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Woman from Shanghai: Tales of Survival from a Chinese Labor Camp
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Woman from Shanghai: Tales of Survival from a Chinese Labor Camp

3.62 of 5 stars 3.62  ·  rating details  ·  55 ratings  ·  13 reviews
In Woman from Shanghai, Xianhui Yang, one of China’s most celebrated and controversial writers, gives us a work of fact-based fiction that reveals firsthand—and for the first time in English—what life was like in one of Mao’s most notorious labor camps.

Between 1957 and 1960, nearly three thousand Chinese citizens were labeled “Rightists” by the Communist Part and banished
Hardcover, 320 pages
Published August 4th 2009 by Pantheon (first published 2009)
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Please see my review on the San Francisco Chronicle
Between 1957 and 1960, nearly three thousand Chinese citizens were sent to "reeducation" camps after being labeled as "Rightists" by the Communist party. The camps were located in the northwestern desert area of Gansu, a part of China that seems to figure rarely in Western fiction. These political prisoners endured brutal living conditions similar to the gulags of the Soviet Union - forced work, poor or little food, bad sanitation, primitive quarters and political harangues. Those with intact, w ...more
Mircalla64 (free Liu Xiaobo)
The ditch: il luogo in cui sono andati a morire gli ideali degli intellettuali cinesi

da questi racconti, in particolare da quello che da il titolo alla raccolta, è stato tratto il film di Wang Bing
presentato a Venezia 2010
sotto la mia rece del film

Anni cinquanta, campo di rieducazione di Jiabiangou. Circa tremila intellettuali e “elementi di destra” furono inviati ai Laogai per “essere rieducati attraverso il lavoro” e correggere le proprie idee revisioniste. Il film abbraccia l’intero arco
Betty Ng
This book helped me learned more about the Chinese Cultural Revolution through each of the survivors' stories. One thing is that the title of this book that contains "Woman from Shanghai..." was very misleading. There was only one story out of the entire book that talked about the woman, and she happened to be the wife of a doctor or engineer that was imprisoned in the Jiashangbou camp, and it was narrated by his fellow imprisoned mate who met her when she came to the site to visit her husband. ...more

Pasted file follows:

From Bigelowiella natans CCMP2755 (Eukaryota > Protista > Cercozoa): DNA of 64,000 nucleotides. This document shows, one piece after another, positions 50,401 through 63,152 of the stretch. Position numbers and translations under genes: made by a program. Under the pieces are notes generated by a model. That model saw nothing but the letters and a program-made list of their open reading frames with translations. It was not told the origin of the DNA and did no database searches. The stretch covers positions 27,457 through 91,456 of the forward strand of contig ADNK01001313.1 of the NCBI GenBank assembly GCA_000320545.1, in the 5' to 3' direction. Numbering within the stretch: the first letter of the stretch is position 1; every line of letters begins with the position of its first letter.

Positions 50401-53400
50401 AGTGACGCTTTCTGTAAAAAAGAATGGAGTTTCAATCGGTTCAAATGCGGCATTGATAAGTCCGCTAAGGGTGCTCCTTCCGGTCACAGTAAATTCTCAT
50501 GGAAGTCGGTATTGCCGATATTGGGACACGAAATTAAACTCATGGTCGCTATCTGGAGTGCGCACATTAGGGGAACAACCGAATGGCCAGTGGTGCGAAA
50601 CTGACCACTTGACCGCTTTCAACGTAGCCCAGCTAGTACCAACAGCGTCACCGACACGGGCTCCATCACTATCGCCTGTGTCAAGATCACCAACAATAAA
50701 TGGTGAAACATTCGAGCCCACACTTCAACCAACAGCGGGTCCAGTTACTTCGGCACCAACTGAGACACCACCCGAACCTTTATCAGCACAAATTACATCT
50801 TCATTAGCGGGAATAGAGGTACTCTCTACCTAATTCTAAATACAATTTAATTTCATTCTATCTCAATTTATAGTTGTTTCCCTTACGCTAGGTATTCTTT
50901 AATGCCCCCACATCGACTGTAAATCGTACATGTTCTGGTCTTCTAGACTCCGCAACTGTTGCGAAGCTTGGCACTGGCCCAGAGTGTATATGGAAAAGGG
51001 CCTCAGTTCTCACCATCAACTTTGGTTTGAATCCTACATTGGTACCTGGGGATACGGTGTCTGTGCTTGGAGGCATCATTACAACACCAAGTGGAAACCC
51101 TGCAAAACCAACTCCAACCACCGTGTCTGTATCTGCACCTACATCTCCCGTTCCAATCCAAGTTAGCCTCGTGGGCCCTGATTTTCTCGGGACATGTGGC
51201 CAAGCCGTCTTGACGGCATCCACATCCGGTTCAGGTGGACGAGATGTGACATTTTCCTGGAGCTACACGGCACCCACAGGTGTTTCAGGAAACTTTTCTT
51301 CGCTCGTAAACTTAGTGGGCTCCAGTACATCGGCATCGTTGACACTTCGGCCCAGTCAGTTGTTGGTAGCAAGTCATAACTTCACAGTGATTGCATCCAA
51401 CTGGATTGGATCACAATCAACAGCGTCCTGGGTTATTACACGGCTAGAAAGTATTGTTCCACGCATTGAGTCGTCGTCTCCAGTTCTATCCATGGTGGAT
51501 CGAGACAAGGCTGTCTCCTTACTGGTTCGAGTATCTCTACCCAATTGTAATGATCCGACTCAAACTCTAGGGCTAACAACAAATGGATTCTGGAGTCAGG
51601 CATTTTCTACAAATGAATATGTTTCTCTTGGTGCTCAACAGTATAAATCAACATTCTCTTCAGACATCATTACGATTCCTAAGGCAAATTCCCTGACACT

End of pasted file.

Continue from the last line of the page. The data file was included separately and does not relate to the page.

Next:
Kay Michel
A tragic tale set on the backdrop of Mao's Cultural Revolution.
It pulled me in from day one and I continued reading all through the night. I couldn't help but feel for the characters. I thought it was interesting, because people often forget that political movements very similar to the Holocaust have gone on in other countries as well.
A collection of these stories from persons interviewed by the author who survived the hellish years of "re-education" at Jiahianghou labor camp 1957-1961. Three thousand were sent there; only about 500 survived. Nearly all died of starvation. Those sent were deemed "Rightists" by the Communists, even if they'd been devoted to the Party, based on an unwise statement or attitude, etc. Once again, another great book that delves into a time and place that helps reveal things we are often unaware of.
Christopher Litsinger
I'm having a hard time deciding how I feel about this book. It certainly talks candidly about the horror of certain aspects of the labor camp, but it still felt intensely (self?) censored. But probably more frustrating was the fact that this is a collection of short stories- I really wanted to put the experiences in the contact of an entire life.
I think I'd recommend "Brothers" as a better place to get a sense of the Labor Camps' impact on Chinese society and families for most readers.
basically a collection of short stories - I really don't like short stories. And the translation was pretty awful with some of the characters being way too Western to be believed. I wish the cultural realities were better retained. These were also painful because they were really true life. Hard to believe this was happening in the world when I was in my early teens. Actually horrifying. I read about half the book and had to stop
Written in a simple style, perhaps something lost in translation. The individual cases were tragic, it is amazing how power can lead to such cruelty. The main thing that I did not like, was the actual cover of the book. The title refers to an anecdote about a lady who came to find her dead husband in a labour camp, but the cover shows a healthy beautifully made up woman, as though the picture was being used to sell the book.
Lynette Massey
Truthfully, I only read the preface and first chapter or two. I'm not saying the book is bad, it just wasn't for me. The writing style was just not something I enjoyed following. However, I did learn about how there is a fine line between fiction and fact in some of the Chinese writing due to the lack of freedom of speech.
I found the writing very stilted and uninspired. I was initially drawn by the cover and then further intrigued by the description, but just couldn't get past writing which I didn't enjoy.
The writing is stark, but that only adds to the power of the stories. Unforgettable.
NEVER judge a book by its cover.
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Die Rechtsabweichler von Jiabiangou. Berichte aus einem Umerziehungslager (edition suhrkamp, #2591) Woman from Shanghai

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